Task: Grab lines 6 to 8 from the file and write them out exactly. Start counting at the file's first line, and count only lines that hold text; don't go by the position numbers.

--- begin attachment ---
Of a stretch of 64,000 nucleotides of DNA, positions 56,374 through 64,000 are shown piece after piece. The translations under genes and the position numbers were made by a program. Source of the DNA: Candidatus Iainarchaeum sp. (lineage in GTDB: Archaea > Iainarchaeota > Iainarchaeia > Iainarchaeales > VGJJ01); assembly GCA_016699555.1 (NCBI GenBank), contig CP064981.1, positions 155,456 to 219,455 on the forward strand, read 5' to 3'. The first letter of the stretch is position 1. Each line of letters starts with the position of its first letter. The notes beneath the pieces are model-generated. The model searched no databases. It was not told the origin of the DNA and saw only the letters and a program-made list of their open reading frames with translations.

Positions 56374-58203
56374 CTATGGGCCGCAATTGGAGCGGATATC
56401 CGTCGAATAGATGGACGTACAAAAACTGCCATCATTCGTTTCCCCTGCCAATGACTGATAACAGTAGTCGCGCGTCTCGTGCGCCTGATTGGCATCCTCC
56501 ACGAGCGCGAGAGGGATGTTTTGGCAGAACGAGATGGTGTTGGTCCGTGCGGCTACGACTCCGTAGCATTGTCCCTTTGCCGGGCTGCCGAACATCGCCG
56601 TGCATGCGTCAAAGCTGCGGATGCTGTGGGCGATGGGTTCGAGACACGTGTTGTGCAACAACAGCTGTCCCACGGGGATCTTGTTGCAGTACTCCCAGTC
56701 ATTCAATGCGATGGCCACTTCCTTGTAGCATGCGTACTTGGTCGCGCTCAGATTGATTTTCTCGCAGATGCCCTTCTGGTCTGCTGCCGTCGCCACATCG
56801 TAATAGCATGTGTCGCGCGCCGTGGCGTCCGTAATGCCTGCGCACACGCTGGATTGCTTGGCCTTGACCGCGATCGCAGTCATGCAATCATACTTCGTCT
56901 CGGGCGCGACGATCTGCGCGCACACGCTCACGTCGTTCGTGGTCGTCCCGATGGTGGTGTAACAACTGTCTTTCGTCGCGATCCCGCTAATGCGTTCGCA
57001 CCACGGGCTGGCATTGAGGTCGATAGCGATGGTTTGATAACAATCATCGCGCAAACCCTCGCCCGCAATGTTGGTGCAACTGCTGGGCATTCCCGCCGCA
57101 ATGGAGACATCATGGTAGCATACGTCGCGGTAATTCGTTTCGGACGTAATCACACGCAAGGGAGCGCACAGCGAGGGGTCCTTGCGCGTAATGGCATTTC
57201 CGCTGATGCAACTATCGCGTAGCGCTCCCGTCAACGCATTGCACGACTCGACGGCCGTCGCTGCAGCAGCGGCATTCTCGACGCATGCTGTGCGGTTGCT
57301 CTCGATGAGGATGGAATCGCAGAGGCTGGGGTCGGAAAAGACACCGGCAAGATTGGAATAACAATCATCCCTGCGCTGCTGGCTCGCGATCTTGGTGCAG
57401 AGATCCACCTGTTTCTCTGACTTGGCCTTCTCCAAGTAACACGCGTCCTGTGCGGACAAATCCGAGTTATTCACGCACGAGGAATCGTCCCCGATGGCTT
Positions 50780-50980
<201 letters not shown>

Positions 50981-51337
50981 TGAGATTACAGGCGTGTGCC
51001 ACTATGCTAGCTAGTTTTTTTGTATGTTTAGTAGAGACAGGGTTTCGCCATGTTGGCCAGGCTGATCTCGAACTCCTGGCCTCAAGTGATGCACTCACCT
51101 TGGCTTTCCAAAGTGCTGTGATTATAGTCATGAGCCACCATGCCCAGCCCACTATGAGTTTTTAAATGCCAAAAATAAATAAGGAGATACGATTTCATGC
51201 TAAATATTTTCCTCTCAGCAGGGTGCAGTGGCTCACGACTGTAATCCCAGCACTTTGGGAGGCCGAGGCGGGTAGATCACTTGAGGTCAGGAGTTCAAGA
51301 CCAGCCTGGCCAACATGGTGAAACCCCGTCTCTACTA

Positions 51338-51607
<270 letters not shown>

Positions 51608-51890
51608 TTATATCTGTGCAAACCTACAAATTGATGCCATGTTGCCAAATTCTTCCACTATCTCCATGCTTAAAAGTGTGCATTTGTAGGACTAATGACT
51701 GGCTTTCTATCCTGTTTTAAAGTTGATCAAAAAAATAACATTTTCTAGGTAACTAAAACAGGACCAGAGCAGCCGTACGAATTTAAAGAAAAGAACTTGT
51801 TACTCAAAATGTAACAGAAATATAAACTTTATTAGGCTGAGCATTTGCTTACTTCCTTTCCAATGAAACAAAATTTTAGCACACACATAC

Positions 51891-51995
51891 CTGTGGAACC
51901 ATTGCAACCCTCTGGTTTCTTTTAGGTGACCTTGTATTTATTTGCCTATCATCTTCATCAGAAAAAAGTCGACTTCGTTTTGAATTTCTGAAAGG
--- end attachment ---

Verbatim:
56601 TGCATGCGTCAAAGCTGCGGATGCTGTGGGCGATGGGTTCGAGACACGTGTTGTGCAACAACAGCTGTCCCACGGGGATCTTGTTGCAGTACTCCCAGTC
56701 ATTCAATGCGATGGCCACTTCCTTGTAGCATGCGTACTTGGTCGCGCTCAGATTGATTTTCTCGCAGATGCCCTTCTGGTCTGCTGCCGTCGCCACATCG
56801 TAATAGCATGTGTCGCGCGCCGTGGCGTCCGTAATGCCTGCGCACACGCTGGATTGCTTGGCCTTGACCGCGATCGCAGTCATGCAATCATACTTCGTCT